Whew, it’s a new month, and bloody hell it’s warm over here in the UK! Heatwaves. Now, if there’s one thing us Brits are good at (aside from everything), it’s our ability to complain about everything! However, I’m not here for that today. It’s a new interview, this time with Mike Morris, author of the Jack Fray series and the Nathaniel Rane series. His first in that, He Who Fights, is his entry into this year’s SPFBO, and he was very welcome to be lured into my interview dungeon. Ahem. Onto the interview!
First of all, tell me about yourself! What do you write?
My name is Mike Morris and I write fantasy books. I’m the author of the Jack Frey series (Cry Havoc, Cry Witch and Cry Fear) and the Nathaniel Rane series. He Who Fights, my entry into SPFBO, is Nathaniel’s first adventure.
How do you develop your plots and characters?
I used to be a real pantser, making it all up as I went along, but it’s time consuming and results in a lot of wasted words. Now I plan a lot more but still leave room for unexpected adventures as my characters take on a life of their own.
Tell us about your current project.
I’m writing the sequel to He Who Fights.
Who would you say is the main character of your novels? And tell me a little bit about them!
Faced with defeat at the hands of a demon army, Nathaniel Rane and his fellow soldiers in the fabled Legion of Swords use outlawed magic to fuse their souls with their blades. Faster, stronger and all but impossible to kill, they turn the tide of the war and emerge victorious. But magic demands a terrible price and the real battle has only just begun.
What advice would you give new writers on how to delve into creative fiction?
Write a lot, read a lot. Do it because you enjoy it and everything else is a bonus. It’s a long hard journey, so the love has to be there.
What real-life inspirations did you draw from for the worldbuilding within your book?
At the moment, real life seems far worse than anything I can make up. If anything, it inspires me to escape into new worlds of fiction where the good guys (mostly) win in the end.
What inspires you to write?
I write because I love to tell stories. I get up at 4.45 each morning to write before my day job so my inspiration is the alarm clock going off, helped by my first cup of tea of the day.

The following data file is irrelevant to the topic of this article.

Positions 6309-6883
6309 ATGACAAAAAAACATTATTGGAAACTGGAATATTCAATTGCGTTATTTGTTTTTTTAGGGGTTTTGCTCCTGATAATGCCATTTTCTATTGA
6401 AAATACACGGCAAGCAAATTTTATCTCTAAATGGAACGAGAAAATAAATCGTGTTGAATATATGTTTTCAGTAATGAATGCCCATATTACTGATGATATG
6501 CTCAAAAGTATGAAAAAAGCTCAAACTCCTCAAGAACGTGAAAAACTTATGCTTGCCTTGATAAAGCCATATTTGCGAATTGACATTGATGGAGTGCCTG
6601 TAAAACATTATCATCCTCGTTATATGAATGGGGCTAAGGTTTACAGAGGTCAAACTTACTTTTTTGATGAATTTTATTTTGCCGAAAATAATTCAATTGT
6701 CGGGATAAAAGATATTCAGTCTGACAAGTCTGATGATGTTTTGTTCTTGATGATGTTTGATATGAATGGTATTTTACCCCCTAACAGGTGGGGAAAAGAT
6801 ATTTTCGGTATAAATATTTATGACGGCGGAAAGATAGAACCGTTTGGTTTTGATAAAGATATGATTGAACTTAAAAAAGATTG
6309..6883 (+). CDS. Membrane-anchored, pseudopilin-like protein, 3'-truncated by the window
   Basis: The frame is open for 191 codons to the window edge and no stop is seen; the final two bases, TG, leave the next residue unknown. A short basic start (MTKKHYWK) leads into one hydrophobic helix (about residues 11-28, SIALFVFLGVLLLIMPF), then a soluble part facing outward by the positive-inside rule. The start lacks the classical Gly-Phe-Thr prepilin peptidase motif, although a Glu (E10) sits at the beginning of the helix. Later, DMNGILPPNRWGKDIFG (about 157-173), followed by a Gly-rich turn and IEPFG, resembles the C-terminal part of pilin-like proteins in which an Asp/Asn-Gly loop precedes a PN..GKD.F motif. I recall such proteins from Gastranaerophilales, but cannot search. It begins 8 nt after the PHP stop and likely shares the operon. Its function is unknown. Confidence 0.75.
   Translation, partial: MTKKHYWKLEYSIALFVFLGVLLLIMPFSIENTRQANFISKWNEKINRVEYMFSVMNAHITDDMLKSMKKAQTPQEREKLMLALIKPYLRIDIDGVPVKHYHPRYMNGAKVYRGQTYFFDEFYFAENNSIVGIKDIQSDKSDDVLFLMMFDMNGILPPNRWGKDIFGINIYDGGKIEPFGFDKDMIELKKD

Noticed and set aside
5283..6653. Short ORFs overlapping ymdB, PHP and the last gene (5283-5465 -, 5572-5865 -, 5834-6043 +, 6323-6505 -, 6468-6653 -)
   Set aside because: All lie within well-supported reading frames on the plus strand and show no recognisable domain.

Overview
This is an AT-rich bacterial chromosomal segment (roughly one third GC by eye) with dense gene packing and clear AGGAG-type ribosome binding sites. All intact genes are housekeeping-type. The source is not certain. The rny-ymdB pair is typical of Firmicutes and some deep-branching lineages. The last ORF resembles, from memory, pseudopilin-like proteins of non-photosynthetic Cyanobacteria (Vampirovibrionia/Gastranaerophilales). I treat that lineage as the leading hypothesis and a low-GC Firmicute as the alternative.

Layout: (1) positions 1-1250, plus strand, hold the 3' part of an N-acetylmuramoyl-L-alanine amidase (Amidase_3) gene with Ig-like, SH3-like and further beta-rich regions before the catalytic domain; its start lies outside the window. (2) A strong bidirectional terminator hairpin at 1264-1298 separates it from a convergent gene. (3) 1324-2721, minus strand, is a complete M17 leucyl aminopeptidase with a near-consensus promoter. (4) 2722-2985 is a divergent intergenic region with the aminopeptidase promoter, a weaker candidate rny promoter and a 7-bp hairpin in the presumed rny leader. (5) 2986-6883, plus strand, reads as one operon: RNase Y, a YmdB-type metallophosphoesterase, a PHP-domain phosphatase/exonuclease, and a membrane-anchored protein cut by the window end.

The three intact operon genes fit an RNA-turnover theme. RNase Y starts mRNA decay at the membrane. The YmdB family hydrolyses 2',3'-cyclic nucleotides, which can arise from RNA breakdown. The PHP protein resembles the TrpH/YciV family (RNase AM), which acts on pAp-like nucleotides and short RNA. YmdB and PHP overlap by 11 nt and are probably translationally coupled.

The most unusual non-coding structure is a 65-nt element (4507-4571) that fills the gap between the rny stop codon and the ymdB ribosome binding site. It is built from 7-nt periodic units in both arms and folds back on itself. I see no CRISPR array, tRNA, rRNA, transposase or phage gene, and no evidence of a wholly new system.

What was the hardest part of writing this book?
He Who Fights was a tough book to write. I began work on it after signing with an agent, I then moved house, got pneumonia, lost my job, got a new job in a different country, lost my agent, moved countries, had another child, got pneumonia again, lost my mother, and finished it all off with a heart scare. At times, I wanted to give up on the book, give up on the dream of being a writer, just get a life again, get some time to myself and to the family, without this weight on my back. But I’m glad I didn’t. It turned out He Who Fights wasn’t just about Nathaniel and who he is, it’s about who I am too. Never give up, never surrender as they say.
What was your favourite chapter (or part) to write and why?
With every book, the last chapter is my favourite and the first chapters are the worst. I always find beginning the book the toughest part as I discover who everyone is and I love that moment when I type ‘the end’.
Did you learn anything from writing this book and what was it?
I learned that I write because I love writing. Everything else is a bonus.
It’s sometimes difficult to get into understanding the characters we write. How do you go about it?
This might sound weird but I think it’s like getting to know anyone new. At first you get to know little things, normally the good bits, and it takes time to get below the surface and really get to know who they are. I just have to be patient until I find out what makes them tick.
What are your future project(s)?
So many projects. Too little time. Nathaniel Rane book 2, Jack Frey book 3, and then I have a super-secret project that I can’t talk about just yet.
If you couldn’t be an author, what ideal job would you like to do?
I work in advertising in my day job as a creative director. But if we’re talking dream jobs (other than writing), then I’d like to be an illustrator. When I was a kid, I wanted to draw comic books.
What is your preferred method to have readers get in touch with or follow you (i.e., website, personal blog, Facebook page, here on Goodreads, etc.) and link(s)?
My website is www.mikemorrisauthor.com, and I’m @scifimikemorris on Twitter and Facebook. My author page on Goodreads is https://www.goodreads.com/author/show/17307283.Mike_Morris
Many thanks for the time, Morris, and I wish you best of luck! This is a great thing to do and I’m honored to be amongst so many great minds. Join me soon for probably another interview! And for all those who want an interview or a spotlight, my door is always open.